On June 6 the Energy Production and Regulation Subcommittee of the Senate Energy and Natural Resources Committee, chaired by Sen. Don Nickles (R-OK), held a hearing on legislation S. 708, The Electric Utility Ratepayer Act, which would repeal section 210 of the Public Utility Regulatory Policies Act (PURPA), which mandates purchases from qualifying facilities (QFs) at avoided-cost rates. Nickles said he introduced the bill because he believes "PURPA's purchase mandate is not in the best interest of consumers." Noting concern over the status of existing contracts, Nickles said he will modify the bill to make repeal of section 210 apply prospectively to contracts entered into after April 7.
Federal Energy Regulatory Commission (FERC) chair Elizabeth A. Moler admitted the increasing difficulty of reconciling PURPA's avoided-cost requirements with efforts to encourage the use of higher-priced renewable sources of energy, but contended that repealing section 210 would be premature in light of utility market power over transmission. Moler argued that repeal should not take place until the transmission grid is opened to all wholesale buyers and sellers of electricity.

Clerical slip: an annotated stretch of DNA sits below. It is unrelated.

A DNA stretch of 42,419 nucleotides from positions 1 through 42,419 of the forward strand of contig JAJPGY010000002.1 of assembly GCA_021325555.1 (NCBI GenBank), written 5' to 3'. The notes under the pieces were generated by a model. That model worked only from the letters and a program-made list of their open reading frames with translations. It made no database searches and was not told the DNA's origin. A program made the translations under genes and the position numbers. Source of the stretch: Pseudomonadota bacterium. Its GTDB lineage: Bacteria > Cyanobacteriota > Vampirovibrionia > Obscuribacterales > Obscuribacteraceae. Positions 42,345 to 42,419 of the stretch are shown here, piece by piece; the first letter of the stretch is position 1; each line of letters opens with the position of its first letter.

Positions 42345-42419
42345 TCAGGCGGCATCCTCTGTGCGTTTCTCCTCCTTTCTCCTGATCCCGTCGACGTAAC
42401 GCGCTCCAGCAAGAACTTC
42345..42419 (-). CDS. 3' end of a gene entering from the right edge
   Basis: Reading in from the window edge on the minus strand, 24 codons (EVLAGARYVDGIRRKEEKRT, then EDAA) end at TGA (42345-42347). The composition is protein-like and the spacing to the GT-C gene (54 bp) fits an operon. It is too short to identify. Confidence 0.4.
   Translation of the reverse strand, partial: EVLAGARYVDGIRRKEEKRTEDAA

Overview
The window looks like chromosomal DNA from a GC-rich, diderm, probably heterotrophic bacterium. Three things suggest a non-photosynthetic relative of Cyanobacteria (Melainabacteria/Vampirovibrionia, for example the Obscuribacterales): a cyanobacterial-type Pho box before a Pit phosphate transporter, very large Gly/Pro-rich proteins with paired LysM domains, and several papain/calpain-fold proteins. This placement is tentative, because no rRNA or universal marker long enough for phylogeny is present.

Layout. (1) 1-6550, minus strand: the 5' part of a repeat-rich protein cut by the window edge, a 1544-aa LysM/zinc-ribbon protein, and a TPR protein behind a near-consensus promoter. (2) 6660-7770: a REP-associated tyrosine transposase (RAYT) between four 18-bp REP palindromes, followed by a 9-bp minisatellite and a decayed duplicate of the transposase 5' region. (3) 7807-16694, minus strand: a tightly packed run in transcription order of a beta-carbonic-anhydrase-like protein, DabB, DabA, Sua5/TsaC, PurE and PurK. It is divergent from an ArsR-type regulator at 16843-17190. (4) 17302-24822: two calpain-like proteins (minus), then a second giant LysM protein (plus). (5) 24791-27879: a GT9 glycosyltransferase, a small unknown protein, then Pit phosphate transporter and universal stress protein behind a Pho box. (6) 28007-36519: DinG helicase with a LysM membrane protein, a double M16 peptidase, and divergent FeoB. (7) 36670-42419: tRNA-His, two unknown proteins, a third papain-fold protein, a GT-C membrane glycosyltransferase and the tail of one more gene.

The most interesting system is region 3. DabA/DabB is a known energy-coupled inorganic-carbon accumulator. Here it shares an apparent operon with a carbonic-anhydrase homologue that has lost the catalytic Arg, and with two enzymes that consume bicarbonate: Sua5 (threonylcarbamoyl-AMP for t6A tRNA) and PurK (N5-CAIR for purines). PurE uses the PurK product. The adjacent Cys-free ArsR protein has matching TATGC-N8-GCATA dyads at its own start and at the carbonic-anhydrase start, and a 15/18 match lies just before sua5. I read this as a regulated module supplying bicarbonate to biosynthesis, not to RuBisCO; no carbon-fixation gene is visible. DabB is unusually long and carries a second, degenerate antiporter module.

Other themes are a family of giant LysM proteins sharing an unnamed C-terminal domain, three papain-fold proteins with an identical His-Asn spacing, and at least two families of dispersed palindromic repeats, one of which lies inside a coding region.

Moler said that although the FERC will not tear up QF contracts retroactively, it will not validate state PURPA programs that create uneconomic QF contracts, exacerbating the stranded-cost problem. In the event that PURPA is repealed, Moler called for the grandfathering of past QF contracts, including the rates on which the contracts were based. Pointing out that S. 708 states that nothing in the Act "abrogates" any existing contract, Moler said the meaning of "abrogate" should be clarified.